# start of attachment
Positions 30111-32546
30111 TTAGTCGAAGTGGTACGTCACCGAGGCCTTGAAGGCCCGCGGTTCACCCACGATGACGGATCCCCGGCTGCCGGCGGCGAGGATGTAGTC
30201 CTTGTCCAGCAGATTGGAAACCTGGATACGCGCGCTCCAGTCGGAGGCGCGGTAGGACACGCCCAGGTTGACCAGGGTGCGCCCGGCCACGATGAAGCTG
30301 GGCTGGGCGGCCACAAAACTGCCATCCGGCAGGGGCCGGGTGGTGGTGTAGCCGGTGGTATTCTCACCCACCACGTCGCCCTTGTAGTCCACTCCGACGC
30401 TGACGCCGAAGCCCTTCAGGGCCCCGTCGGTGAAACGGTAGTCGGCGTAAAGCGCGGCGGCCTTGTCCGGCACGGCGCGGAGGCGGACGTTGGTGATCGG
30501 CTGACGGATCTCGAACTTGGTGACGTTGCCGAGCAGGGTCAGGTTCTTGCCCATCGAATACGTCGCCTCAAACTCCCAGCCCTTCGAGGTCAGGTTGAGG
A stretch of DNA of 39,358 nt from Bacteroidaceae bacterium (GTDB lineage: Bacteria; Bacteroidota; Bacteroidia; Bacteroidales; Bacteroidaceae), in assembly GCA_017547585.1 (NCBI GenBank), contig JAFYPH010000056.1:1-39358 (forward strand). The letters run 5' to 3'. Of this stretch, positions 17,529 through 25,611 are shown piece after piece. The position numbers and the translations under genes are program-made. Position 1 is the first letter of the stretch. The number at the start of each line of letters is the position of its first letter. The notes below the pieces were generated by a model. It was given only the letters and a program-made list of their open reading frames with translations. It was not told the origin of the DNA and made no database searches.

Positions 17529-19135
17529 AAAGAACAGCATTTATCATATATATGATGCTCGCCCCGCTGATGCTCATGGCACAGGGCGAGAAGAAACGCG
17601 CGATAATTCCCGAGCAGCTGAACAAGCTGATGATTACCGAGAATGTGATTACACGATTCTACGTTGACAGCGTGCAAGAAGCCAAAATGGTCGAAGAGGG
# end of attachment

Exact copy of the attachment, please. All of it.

Positions 30111-32546
30111 TTAGTCGAAGTGGTACGTCACCGAGGCCTTGAAGGCCCGCGGTTCACCCACGATGACGGATCCCCGGCTGCCGGCGGCGAGGATGTAGTC
30201 CTTGTCCAGCAGATTGGAAACCTGGATACGCGCGCTCCAGTCGGAGGCGCGGTAGGACACGCCCAGGTTGACCAGGGTGCGCCCGGCCACGATGAAGCTG
30301 GGCTGGGCGGCCACAAAACTGCCATCCGGCAGGGGCCGGGTGGTGGTGTAGCCGGTGGTATTCTCACCCACCACGTCGCCCTTGTAGTCCACTCCGACGC
30401 TGACGCCGAAGCCCTTCAGGGCCCCGTCGGTGAAACGGTAGTCGGCGTAAAGCGCGGCGGCCTTGTCCGGCACGGCGCGGAGGCGGACGTTGGTGATCGG
30501 CTGACGGATCTCGAACTTGGTGACGTTGCCGAGCAGGGTCAGGTTCTTGCCCATCGAATACGTCGCCTCAAACTCCCAGCCCTTCGAGGTCAGGTTGAGG
A stretch of DNA of 39,358 nt from Bacteroidaceae bacterium (GTDB lineage: Bacteria; Bacteroidota; Bacteroidia; Bacteroidales; Bacteroidaceae), in assembly GCA_017547585.1 (NCBI GenBank), contig JAFYPH010000056.1:1-39358 (forward strand). The letters run 5' to 3'. Of this stretch, positions 17,529 through 25,611 are shown piece after piece. The position numbers and the translations under genes are program-made. Position 1 is the first letter of the stretch. The number at the start of each line of letters is the position of its first letter. The notes below the pieces were generated by a model. It was given only the letters and a program-made list of their open reading frames with translations. It was not told the origin of the DNA and made no database searches.

Positions 17529-19135
17529 AAAGAACAGCATTTATCATATATATGATGCTCGCCCCGCTGATGCTCATGGCACAGGGCGAGAAGAAACGCG
17601 CGATAATTCCCGAGCAGCTGAACAAGCTGATGATTACCGAGAATGTGATTACACGATTCTACGTTGACAGCGTGCAAGAAGCCAAAATGGTCGAAGAGGG